1. This order shall also govern the disposal of Miscellaneous Petition No. 80 of 1970 (Deonath v. Devidin and Ors). In these Writ Petitions the two petitioners challenge the order, dated 19-7-1969, passed by the learned Member of the Board of Revenue, Gwalior, allowing the revision of the first respondent and dismissing the petitioner's application for allotment of land under Section 162 of the M. P. Land Revenue Code, 1959, which was deleted from the statute book with effect from 23-4-1964, vide Amendment Act No. 25 of 1964.
2-3. The petitioner, Sidha applied for allotment of Khasra Nos. 305, 409, 436 and 600, while the petitioner, Deonath applied for allotment of Khasra Nos. 168, 169, 174, 175 and 465 under Section 162 of the M. P. Land Revenue Code, 1959. The first respondent, Devidin, who was a former Pavaidar, claimed that land to be his on the basis that it was his Sir land and asserted that he had been in possession. An application to the Tahsildar was made on behalf of the petitioner on 5-8-1961. The Tahsildar, by order, dated 5-4-1962, negatived the contention of the first respondent and allotted the land to the respective petitioner. Against that order the first respondent filed an appeal before the Sub-Divisional Officer, who, as per the order, dated 21-8-1967 (Petitioner's Annexure A-2) rejected the appeal. A second appeal filed before the Additional Commissioner was also dismissed vide order, dated 29-3-1968 (Petitioner's Annexure A-3). However, the Board of Revenue, by order, dated 19-7-1969 (Petitioner's Annexure A-4) allowed the revisions filed by the first respondent, with the result that the allotment of land made in favour of the respective petitioner stood cancelled. The claim of the first respondent, Devidin claiming the land for himself was also rejected. As regards the question whether the case should be remanded to the Court of the Tahsildar, the Board of Revenue expressed the opinion that as Section 162 of the M. P. Land Revenue Code, 1959, had been deleted from the statute book, there was no ground for remanding the case to the Court of Tahsildar and no fresh allotment could be made in favour of a person after the repeal of the Section. At this stage it is relevant to note that the Board of Revenue recorded a specific finding that the order of allotment passed in favour of the respective petitioner was illegal inasmuch as the procedure prescribed by Rule 9 of the Rules framed under Section 162 of the M. P. Land Revenue Code, 1959, had not been followed and the conditions mentioned in that Rule did not exist. In that view of the matter, the Board of Revenue refused to remit the case of the respective petitioner to the Tahsildar for a fresh consideration. Thus, by implication the petitioner's application for allotment of land stood dismissed. The present writ petitions are directed against the said order passed by the Board of Revenue.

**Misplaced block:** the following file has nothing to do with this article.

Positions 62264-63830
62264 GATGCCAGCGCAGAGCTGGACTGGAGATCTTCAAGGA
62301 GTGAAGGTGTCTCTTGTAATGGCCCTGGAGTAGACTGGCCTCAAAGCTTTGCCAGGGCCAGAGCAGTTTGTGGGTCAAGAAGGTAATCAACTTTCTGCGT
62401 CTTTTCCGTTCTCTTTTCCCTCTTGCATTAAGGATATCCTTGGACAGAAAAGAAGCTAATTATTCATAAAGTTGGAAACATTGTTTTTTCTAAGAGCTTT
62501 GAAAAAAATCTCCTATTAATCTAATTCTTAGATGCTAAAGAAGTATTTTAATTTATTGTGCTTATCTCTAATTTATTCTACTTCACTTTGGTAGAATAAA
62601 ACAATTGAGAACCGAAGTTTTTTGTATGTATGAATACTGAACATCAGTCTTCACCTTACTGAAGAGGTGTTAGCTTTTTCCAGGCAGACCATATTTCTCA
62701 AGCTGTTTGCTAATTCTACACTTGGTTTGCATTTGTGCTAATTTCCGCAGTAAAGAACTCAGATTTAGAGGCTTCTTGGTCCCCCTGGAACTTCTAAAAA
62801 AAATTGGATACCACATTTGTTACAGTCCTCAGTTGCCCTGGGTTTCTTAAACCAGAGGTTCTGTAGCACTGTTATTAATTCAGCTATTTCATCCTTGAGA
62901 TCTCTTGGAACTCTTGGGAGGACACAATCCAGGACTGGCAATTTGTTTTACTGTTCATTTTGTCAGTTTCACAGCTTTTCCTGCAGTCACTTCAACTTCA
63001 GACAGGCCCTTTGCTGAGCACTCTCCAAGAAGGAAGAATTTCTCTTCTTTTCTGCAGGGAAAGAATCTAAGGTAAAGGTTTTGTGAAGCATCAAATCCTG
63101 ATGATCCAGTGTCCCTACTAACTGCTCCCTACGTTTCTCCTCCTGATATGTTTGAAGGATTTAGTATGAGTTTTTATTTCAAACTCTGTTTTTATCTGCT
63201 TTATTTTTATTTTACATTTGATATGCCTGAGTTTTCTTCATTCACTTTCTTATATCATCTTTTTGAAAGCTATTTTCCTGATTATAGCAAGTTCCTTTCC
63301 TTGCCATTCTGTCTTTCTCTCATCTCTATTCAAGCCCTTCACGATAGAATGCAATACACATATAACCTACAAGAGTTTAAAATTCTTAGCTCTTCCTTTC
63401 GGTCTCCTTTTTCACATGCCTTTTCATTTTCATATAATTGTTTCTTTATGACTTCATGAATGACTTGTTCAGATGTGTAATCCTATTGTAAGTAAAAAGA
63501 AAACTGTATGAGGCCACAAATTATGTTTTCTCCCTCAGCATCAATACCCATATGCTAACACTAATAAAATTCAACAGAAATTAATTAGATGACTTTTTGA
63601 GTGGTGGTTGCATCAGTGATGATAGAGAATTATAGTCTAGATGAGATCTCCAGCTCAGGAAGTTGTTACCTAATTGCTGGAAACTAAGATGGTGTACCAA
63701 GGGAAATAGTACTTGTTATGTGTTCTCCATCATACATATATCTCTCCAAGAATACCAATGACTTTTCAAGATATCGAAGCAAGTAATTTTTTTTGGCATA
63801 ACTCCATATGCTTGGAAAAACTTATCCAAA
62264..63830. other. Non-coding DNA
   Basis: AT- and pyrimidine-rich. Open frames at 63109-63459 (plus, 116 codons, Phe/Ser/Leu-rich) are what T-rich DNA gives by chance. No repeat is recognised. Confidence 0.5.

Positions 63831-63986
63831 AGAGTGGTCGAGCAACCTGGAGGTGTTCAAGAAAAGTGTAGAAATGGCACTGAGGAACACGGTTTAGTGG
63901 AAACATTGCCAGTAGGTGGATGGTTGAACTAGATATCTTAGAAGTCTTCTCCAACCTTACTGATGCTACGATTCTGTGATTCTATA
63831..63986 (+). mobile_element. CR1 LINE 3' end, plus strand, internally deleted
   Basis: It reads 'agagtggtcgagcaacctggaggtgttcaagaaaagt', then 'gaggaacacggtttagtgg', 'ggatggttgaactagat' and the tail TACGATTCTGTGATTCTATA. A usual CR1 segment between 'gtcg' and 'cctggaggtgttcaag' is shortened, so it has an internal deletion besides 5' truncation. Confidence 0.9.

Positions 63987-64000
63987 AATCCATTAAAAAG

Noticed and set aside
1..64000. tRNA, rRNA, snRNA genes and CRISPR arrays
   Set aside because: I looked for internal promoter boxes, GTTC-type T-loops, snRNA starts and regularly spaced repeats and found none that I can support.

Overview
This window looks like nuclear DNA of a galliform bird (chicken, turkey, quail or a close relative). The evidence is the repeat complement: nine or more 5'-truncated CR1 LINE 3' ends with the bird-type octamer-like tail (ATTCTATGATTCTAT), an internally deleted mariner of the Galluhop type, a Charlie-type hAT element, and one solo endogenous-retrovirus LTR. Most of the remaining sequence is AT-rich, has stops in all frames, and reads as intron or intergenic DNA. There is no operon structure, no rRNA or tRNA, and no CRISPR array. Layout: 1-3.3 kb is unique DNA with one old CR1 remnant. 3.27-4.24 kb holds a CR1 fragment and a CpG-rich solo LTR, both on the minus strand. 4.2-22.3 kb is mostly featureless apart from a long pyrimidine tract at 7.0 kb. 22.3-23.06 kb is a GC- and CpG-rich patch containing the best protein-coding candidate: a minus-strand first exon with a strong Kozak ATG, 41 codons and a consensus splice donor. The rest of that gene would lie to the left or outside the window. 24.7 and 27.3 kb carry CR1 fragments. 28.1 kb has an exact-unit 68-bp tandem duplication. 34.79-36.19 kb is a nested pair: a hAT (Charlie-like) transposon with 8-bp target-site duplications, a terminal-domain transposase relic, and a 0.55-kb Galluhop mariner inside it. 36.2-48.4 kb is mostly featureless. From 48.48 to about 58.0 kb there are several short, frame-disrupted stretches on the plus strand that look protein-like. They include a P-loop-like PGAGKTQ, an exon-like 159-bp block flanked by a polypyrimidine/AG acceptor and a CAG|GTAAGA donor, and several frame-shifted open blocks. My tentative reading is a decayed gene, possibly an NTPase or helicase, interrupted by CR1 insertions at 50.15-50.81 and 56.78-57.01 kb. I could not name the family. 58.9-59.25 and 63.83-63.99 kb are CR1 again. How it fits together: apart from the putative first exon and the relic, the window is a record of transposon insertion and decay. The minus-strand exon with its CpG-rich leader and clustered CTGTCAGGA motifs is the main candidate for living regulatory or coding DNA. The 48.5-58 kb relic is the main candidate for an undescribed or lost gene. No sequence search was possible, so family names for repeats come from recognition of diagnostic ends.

4. On these facts the material question for consideration arises whether the petitioner had any interest or right by virtue of the fact that a wrong order, dated 5-4-1962 came to be passed in his favonr. It is true that the order of the Tahsildar was passed when Section 162 of the M. P. Land Revenue Code, 1959, was on the statute-book. However, by the time the appellate order of the Sub-Divisional Officer came to be passed, the said section had already been repealed. We think it proper to take a note of Rule 9, framed under Section 162 of the M. P. Land Revenue Code, 1959, which is as follows; and which prescribes the following procedure:
'Rule 9. -- The following procedure shall be followed in respect of allotment of land under the rules:
(i) The patwari shall prepare a statement of unoccupied land available for disposal from the record prepared under the rules framed under Section 233 and submit the same to the Tahsildar by the 30th September each year, after getting it certified by the Patel or the Chairman of the Gram Sabha or Gram Panchayat, as the case may be. Immediately after submission of the statement to the Tahsildar the patwari shall issue a proclamation in the village in Form 'A' inviting applications within 15 days from the date of issue of the proclamation. All such applications shall be made to the Tahsildar in Form 'B'. in the case of an individual and in Form 'C' in the case of a Co-operative Society. (Such application shall not be required to be stamped with Court-fee stamps in view of Government of Madhya Pradesh Law Department Notification No. 25235-CR-95-XXI-B. Dated the 21st August, 1961).
(ii) After the date fixed for the receipt of applications, the Tahsildar shall prepare a list of all the applicants stating in brief the particulars of land applied for by each and forward it to the Gram Panchayat or Gram Sabha, as the case may be with a notice in form 'D' asking, it to furnish, within la days of the date of receipt of the list, its report on the suitability or: otherwise of the applicants for the allotment of land. The Gram Panchayat or Gram Sabha shall send their recommendations to the Tahsildar within such period. The Tahsildar shall visit each village, if possible, or suitable centres, after one week of the notified date of receipt of such reports and whether a report is received or not, he shall hold a meeting of the residents of the village in which the land to be allotted is situate, on the date end at the place to be announced by beat of drum atleast three days before the meeting. If the land to foe allotted is situated in an uninhabited village, such meeting shall be held in any one of the neighbouring villages after giving wide publicity in respect thereof in other neighbouring villages also.